Overcoming Less-than-truckload (LTL) Shipping Challenges

Transportation of goods and services is one of the most important aspects of any economy. People take for granted whatever they bought will be delivered to them somehow or other. When you go to the store to buy something, that product had to be brought to the store in the first place. But rarely do people think about all that until something goes wrong and they don’t get what they want. Most people don’t know much about trucking or logistics, let alone Less-than-truckload or LTL type of shipping. The simple definition of LTL is, freight that will not fill a large semi-truck trailer. It is a fancy term for the smaller trucks or the little guys in the trucking business. And it is also one of the most challenging parts of the trucking business for, both, the sender and recipient of goods.

The reason why LTL is the weakest link in the freight business is of course because of money. If there is only a small amount of freight, such as one box or pallet, finding an exclusive ride for it is difficult. There are basically only two options in front most senders; wait for the next big truck or hire an entire van to get the job done. However, waiting for the next truck is not an option for time sensitive goods. Now the sender is left with finding a smaller van to send the goods. Most large shipping companies do not even offer LTL services. This leaves you looking for 3rd party vendors. Whatever the method, it is important to follow some basic policies when handling LTL shipping. The following are some ideas.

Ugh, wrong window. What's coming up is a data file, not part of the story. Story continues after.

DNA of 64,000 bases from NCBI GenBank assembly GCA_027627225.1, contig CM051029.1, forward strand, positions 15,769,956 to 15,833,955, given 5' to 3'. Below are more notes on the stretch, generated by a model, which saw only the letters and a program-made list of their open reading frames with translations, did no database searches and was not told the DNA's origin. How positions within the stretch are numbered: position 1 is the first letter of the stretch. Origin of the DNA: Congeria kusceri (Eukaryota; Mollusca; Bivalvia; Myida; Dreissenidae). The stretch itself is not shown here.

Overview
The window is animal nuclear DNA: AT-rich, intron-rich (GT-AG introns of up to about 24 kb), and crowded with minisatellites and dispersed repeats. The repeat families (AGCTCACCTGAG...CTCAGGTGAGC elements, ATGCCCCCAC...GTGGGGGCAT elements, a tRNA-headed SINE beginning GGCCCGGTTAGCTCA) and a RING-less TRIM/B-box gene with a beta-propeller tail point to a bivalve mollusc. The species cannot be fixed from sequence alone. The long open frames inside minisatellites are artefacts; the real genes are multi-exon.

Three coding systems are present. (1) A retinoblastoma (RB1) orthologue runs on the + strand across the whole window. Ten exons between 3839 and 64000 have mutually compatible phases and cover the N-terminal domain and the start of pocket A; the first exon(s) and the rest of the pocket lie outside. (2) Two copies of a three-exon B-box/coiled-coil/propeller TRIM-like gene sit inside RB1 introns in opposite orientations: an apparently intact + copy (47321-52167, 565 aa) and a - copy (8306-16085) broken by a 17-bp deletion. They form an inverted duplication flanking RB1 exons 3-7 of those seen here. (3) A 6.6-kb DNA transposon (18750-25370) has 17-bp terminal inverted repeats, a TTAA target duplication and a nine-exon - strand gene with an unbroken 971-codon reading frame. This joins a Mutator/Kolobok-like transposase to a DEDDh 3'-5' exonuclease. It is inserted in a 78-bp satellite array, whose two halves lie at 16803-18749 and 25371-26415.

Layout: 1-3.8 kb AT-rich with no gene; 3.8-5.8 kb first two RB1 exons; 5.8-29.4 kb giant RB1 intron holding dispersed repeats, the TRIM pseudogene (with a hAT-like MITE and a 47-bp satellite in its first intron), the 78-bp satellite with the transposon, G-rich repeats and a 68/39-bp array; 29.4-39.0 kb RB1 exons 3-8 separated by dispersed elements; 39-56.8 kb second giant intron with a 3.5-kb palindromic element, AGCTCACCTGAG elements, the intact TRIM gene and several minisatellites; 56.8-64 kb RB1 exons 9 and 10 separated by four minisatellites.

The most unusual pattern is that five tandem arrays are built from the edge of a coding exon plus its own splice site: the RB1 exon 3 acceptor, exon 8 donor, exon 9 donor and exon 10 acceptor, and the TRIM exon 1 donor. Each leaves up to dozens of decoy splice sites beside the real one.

Insurance is a cost that people tend to overlook when shipping something. Most carriers offer only limited liability coverage. The final rate will be decided by the shipper and there may be times when the insurance does not match the value of what is being shipped. In that scenario, it is a good idea to find out if additional insurance is provided. Peace of mind is not something to be compromised when shipping something important. Next on the list is to find a company that will ship the things, when they say they do. This may seem obvious, but the fact is that small amounts of freight hauling just doesn’t make a freight company as much money as a large amount of freight. That means there is always a chance that the box you are trying to send sits in the back somewhere, unmoved.

All said and done, the dynamics of the freight hauling business is changing. The business is actually shifting more and more towards LTL style of business. The good news is that there are more and more companies stepping up to the plate. With some research and due diligence, it is not that difficult to find a competent LTL.

Justin Bright – CEO Brighter Logistics
Michigan Freight Broker

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